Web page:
Rotary International President John Kenny urged Rotarians to take steps toward making the world a better place during a visit to the Rotary Club of Chicago on 7 July.


Kenny addressed members of the Chicago club, the birthplace of Rotary, as one of his first official acts, a long-standing tradition for incoming RI presidents. Noting that the world faces immense challenges, he quoted the Chinese philosopher Lao-tzu, who said, "The journey of a thousand miles begins with a single step." 

"We know how to take that step," Kenny said. "We will take that step through our Rotary emphases. We will take it through projects in water, health and hunger, and literacy; through club and district projects; and with the help of our Rotary Foundation."

During the luncheon, which served to install club officers and recognize Paul Harris Fellows and other donors, Kenny reiterated his conviction that individual Rotarians will play the biggest role in the future of the organization.

"The future of Rotary is, to a great extent, in the hands of our incoming officers, who will have so much new responsibility in the year ahead," said Kenny, a member of the Rotary Club of Grangemouth, Scotland. "It is in the hands of outgoing officers . who will continue to serve as a guide and resource for others. And it is, most of all, in the hands of every member of every single Rotary club.

"I have said before that I believe it is time to give Rotary back to the Rotarians," he added. "I believe very strongly in the autonomy of each Rotary club, and in the power of the individual Rotarian to make a difference."

Kenny's message and the 2009-10 RI theme, The Future of Rotary Is in Your Hands , resonated with attendees.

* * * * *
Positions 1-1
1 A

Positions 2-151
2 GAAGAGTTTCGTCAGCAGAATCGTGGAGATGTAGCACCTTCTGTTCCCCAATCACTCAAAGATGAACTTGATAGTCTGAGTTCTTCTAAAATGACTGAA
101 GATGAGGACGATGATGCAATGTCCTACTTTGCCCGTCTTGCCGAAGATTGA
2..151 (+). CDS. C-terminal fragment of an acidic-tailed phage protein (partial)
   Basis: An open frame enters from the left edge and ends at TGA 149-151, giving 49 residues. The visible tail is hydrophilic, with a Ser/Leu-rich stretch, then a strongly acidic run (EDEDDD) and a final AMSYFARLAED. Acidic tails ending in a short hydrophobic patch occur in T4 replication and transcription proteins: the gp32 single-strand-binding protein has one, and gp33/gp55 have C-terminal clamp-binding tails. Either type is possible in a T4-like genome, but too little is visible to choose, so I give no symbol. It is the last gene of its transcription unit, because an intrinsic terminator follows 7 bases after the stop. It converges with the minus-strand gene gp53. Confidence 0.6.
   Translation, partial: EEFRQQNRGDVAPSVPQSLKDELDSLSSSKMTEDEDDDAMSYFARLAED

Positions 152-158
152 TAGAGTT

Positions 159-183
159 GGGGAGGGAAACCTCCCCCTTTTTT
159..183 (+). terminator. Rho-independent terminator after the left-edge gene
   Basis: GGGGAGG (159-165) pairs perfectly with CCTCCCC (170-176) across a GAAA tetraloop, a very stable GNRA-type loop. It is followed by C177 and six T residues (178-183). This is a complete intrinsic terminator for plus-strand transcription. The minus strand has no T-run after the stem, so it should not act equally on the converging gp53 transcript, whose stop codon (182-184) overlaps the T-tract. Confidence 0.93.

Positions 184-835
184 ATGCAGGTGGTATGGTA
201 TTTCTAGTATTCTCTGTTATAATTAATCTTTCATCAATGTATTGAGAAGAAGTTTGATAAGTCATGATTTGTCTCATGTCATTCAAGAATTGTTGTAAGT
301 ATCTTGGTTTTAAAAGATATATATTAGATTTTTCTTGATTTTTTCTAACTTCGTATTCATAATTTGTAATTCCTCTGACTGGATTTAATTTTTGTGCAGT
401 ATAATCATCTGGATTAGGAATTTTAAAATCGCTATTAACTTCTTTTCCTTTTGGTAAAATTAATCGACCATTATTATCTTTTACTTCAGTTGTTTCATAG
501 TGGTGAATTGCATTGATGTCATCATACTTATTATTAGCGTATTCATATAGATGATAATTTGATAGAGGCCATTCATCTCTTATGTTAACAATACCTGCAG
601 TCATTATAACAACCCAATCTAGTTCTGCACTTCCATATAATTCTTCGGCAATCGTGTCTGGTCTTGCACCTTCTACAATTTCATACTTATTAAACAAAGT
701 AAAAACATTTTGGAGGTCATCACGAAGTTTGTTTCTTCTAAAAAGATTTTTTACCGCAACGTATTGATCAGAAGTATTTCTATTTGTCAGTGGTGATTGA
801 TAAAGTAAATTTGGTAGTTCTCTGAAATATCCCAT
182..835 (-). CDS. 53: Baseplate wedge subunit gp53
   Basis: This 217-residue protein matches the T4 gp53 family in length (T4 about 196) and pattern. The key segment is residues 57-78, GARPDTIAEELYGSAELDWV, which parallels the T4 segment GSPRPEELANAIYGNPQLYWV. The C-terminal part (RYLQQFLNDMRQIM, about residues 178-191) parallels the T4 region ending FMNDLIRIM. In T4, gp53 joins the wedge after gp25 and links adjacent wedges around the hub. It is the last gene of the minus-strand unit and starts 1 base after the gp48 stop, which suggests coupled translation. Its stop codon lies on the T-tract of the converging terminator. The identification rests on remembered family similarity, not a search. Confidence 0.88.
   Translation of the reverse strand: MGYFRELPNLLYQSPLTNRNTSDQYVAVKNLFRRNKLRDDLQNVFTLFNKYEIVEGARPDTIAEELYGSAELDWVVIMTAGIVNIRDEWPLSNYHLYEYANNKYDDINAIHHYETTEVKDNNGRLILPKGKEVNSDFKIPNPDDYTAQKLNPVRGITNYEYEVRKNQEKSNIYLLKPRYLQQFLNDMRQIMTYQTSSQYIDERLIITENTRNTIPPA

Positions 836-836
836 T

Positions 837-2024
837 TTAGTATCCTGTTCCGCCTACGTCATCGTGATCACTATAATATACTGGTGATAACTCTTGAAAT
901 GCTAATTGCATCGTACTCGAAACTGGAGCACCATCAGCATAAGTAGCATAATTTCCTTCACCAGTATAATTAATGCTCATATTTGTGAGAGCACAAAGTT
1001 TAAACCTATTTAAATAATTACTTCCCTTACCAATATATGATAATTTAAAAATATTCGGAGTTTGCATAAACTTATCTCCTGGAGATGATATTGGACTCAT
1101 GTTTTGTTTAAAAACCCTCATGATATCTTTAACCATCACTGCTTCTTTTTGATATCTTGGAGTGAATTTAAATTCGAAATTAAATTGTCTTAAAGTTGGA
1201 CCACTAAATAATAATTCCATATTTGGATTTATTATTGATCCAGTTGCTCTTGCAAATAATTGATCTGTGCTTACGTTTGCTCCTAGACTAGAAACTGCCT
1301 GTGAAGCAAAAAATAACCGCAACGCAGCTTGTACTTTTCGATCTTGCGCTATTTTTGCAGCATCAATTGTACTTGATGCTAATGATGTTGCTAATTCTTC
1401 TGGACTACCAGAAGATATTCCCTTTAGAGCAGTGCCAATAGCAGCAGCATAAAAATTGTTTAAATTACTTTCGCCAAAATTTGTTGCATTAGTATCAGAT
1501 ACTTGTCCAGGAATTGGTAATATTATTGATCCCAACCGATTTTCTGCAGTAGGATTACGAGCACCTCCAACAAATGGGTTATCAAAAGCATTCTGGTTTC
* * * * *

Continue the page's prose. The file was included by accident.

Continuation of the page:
"The theme is an appropriate one. It recognizes, as John said, that every Rotarian has a responsibility to help Rotary grow," said Angelo Loumbas, 2009-10 president of the Chicago club.

Robert Knuepfer Jr., a Chicago club member and governor-elect of District 6450, said the theme reflects the history and legacy of Rotary. "The founders took business and professional leaders from the community to give service back to the community," he said. "The outcome has always been in the hands of individuals and not the organization."

"I think it's wonderful; he is right on target," added John Spitkovsky, a member of the club since 2000.

Jorge Aguilar, who was inducted as president of the Rotaract Club of Chicago, said the emphasis on the future is important to his club. "In Rotaract, we see ourselves as the next generation. We need to get the word out and set up great service projects, and we will be successful."

Kenny also reminded the Chicago club of the deep connections between Rotary and Scotland. Paul Harris's wife, Jean Thomson, hailed from Edinburgh. Harris named their first home after a road in Edinburgh, and Jean returned to the city after Harris's death. To learn more about Harris's early history, visit Rotary History and Archives or the Harris timeline at the Rotary Global History Fellowship.